Mennonite Fall Fair A Crowd Favourite
Prince George, B.C. – There is no doubt about the popularity of the annual Mennonite Fall Fair. Just try to find a parking spot in the vicinity of the Prince George Civic Centre when the fair is on.
Saturday was no exception as the Westwood Mennonite Brethren Church hosted this year’s fair to raise funds for education programs for Syrian refugee children. Now they didn’t hop on the bandwagon with the recent high-profile news about the refugee exodus. Promotions and Advertising Liaison for the Fall Fair, Diane Fairservice, says “MCC (Mennonite Central Committee) has been working in refugee camps for a number of years since the trouble started in Syria.”
“This project was probably chosen last year but I know this has been on MCC’s radar for a while. It seems coincidental that that’s what we’re choosing now because it’s in the news, but this was a project that was announced back in March.”
As for the proceeds from the fair, Fairservice says “90 percent of our net proceeds this year will go toward programs for education and hope for Syrian refugee children. So that is Syria, Lebanon, wherever there are refugee camps that MCC is assisting with those projects. The remaining 10 percent goes towards local charities, so we donate to the Ness Lake Bible Camp bursary fund, we donate to the new life centre and a small portion of our proceeds will go to the Inter-Varsity Christian Fellowship up at UNBC.”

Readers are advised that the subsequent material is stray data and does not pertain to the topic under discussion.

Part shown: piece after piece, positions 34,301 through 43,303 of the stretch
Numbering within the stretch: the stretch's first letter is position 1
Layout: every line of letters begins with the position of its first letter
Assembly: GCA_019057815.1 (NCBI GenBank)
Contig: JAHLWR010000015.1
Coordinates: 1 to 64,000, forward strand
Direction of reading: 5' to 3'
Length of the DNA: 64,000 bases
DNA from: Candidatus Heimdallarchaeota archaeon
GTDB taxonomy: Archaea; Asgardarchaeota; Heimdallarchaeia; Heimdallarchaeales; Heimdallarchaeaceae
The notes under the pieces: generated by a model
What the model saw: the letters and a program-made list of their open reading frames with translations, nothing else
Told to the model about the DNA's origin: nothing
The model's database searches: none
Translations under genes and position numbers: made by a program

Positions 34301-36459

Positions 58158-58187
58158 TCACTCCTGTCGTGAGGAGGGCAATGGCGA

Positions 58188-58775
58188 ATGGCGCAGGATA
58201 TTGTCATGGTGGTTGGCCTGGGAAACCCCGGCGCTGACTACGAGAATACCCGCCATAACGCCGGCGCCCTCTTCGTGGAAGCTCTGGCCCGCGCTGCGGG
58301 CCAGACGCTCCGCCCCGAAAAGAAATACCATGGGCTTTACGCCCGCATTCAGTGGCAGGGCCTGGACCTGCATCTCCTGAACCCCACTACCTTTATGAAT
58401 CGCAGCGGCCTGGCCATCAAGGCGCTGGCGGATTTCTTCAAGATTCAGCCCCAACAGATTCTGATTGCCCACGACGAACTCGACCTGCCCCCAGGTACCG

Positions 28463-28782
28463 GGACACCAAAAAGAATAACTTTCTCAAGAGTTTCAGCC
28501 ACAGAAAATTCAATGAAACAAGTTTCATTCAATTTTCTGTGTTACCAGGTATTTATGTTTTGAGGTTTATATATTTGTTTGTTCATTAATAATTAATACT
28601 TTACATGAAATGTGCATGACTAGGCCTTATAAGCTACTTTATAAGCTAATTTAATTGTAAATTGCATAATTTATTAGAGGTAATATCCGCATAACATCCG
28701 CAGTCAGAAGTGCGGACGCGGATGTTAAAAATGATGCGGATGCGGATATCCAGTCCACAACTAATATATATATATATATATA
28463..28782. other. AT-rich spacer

She says money raised at the local Mennonite Fall Fair as well as others around the province goes in to the Central office “and it’s distributed from there to the projects that we choose.” The education programs for the Syrian children are delivered to them wherever they are, whether in refugee camps in their own country or in other countries.
Of course the highly-popular items at this year’s Fall Fair were the Farmer’s Sausage and Perogies, all sorts of baked goods including the Oreo cupcakes which vanish in an instant, fresh vegetables and fruit, the Fair Trade coffee, a wide variety of knitted items and books, lots of books. And a great deal of it heads out the door in the 10 am to 4 pm, six-hour duration of the fair. “If you come back at 4 o’clock there will be nothing on the baking table and there will be next to nothing in the garage sale and the crafts will be depleted. So, for everything we have here, we can sell it all in six hours,” she says.
Fairservice would like to say “a big, big thank you to the people who donate to us, the people who come to support us, the people who come to volunteer for us, every year they are the ones that help to make this the success that it is.”